Data extraction and management
The extraction of general characteristics such as study identifiers, location of the study, participants, study selection criteria, and outcomes from the included studies will be carried out. The TIDier (Template for Intervention Description and Replication) checklist will be used to summarize the list of intervention characteristics and assist in the replicability of interventions and comparability between the studies . Independently, two review authors will abstract the data from the articles included in the review using the data extraction templates. From each of the included studies, the following information will be extracted: study identification (title and authors), the country of study, year of publication, sample size, features of intervention, outcomes, evaluation tools, results, and conclusions. In case of disagreement, we will discuss until consensus or with the help of the third reviewer, any disagreements will be resolved.
Addressing redundant and related publications
In the case of redundant papers, related records, or several primary research studies, we can optimize the data yield by gathering all the relevant details by utilizing the highly broad dataset collected through each of the documented papers. In correlation with our results, the publication which reports the longest follow-up will be considered as a priority.
Risk of bias assessment among included studies
The Revised Cochrane Risk of Bias Tool (RoB 2.0) would be employed to critically appraise the quality of the included articles. The RoB 2.0 tool assesses the randomization process, deviations from the intended protocol, measurement of the outcome, missing outcome data, and selective reporting. Two authors will appraise all the articles, independently. There should be agreement about the existence of certain inconsistencies. The risk will be categorized into low risk, high risk and some concern .
Addressing the missing data
From the authors missing information would be collected and significant empirical data such as screened, randomized, intention-to-treat, as-treated, and per-protocol population will be closely analyzed. If authors will not respond within 15 days of last communication (email), the study would be excluded from the review. We will critically appraise the concerns related to the missing data and imputation methods, e.g. Last Observation Carried Forward (LOCF). The attrition rates, e.g. drop-outs, losses to follow up and withdrawals will be investigated.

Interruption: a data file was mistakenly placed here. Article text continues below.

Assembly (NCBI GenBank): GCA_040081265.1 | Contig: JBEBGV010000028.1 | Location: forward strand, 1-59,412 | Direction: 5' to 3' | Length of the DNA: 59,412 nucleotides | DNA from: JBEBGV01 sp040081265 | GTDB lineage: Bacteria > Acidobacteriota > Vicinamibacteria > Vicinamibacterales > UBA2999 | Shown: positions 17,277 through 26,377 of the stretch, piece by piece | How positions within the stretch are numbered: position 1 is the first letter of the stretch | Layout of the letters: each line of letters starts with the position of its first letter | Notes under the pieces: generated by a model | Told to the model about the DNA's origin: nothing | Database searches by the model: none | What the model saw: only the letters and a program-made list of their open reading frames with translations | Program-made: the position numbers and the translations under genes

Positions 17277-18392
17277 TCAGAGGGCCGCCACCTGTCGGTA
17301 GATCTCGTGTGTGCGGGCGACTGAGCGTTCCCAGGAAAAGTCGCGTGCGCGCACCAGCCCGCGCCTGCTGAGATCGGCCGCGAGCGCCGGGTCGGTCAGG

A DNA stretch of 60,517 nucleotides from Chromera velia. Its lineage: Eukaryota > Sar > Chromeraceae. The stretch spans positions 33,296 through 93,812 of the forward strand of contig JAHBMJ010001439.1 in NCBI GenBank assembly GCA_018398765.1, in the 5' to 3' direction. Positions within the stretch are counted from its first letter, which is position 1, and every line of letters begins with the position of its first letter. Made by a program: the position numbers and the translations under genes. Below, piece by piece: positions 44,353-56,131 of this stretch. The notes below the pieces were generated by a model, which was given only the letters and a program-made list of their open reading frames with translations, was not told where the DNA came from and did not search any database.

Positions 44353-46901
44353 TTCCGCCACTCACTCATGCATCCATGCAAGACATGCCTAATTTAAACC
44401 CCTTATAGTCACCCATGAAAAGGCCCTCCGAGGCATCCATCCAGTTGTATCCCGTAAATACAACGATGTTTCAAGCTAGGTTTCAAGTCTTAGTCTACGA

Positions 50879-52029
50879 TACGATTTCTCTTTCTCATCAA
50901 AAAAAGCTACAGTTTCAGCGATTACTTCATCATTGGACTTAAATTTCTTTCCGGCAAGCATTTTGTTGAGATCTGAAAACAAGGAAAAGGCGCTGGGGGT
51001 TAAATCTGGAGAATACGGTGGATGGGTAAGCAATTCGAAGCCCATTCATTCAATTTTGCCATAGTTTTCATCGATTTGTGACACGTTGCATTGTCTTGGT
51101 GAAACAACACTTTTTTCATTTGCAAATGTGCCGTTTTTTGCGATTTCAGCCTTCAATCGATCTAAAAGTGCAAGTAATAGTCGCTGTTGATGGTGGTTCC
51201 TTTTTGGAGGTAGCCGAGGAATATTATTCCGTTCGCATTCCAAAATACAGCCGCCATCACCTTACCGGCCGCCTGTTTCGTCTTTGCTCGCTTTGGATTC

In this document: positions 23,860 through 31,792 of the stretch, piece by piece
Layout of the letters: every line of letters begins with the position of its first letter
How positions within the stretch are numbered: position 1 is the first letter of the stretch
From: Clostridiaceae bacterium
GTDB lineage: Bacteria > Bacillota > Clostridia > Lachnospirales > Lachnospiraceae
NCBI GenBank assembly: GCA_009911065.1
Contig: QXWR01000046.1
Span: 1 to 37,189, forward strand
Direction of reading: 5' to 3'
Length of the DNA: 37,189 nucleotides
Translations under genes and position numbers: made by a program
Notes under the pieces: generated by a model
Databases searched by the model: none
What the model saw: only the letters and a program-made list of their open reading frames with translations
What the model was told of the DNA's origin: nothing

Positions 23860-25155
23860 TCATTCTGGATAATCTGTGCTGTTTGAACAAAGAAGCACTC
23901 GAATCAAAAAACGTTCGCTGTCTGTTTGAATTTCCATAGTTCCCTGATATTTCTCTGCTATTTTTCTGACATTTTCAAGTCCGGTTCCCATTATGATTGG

The outcomes will be presented as the mean differences (MDs) / standardized mean differences (SMDs) with 95% confidence intervals (CI) unless otherwise stated for continuous variable. The odds ratios (ORs) or risk ratio (RRs) with 95% CI will be expressed as the dichotomous data. If there is strong evidence of homogeneous effects through findings, using a model of random effects we will mainly sum up a low probability of bias results. The meta-analysis of random effects will be viewed with due consideration of the full range of outcomes, preferably by providing an interval of predictions. In each study, the predicted range for the true treatment effect will be specified using the prediction interval. The quality of evidence of the included studies in the review will be assessed using Grading of Recommendations Assessment, Development and Evaluation (GRADE) system. This system grades quality of evidence at 4 levels: high (4), moderate (3), low (2), and very low (1) .
Subgroup analyses and investigation of heterogeneity
In the meta-analysis, we will not record the findings of the sample as the pooled effect estimate if there is any the event of major scientific, analytical, or empirical variability. Using a standard Chi-square test (significance level of \(\alpha\) = 0.1) we will recognize the heterogeneity. Using the I2 statistics, inconsistency across studies will be quantified. It is considered to be a high level of inconsistency if an I2 statistic is 75% or more. If there is significant variability, we will aim to identify potential explanations for this by analyzing the features of the specific study and other subgroups. Subgroup analyses of factors such as gender, age, country, type, and mode of intervention and outcome measures will be carried out to explore the interaction between them.
To understand how the following factors influence the effect sizes, we will perform the sensitivity analyses. The factors include, the risk of bias of included studies; large and long trials to understand the extent to which they influence the results. Different effect size measurements such as risk ratio and odds ratio along with various statistical models such as fixed-effect and random-effects models will be used to test the robustness of the results.
When it is not possible to conduct the meta-analysis because of significant statistical, clinical or methodological heterogeneity, a narrative synthesis will be done. Studies would be narratively defined focusing on the intervention and outcomes. The subsequent results would be summarized using the tables and figures.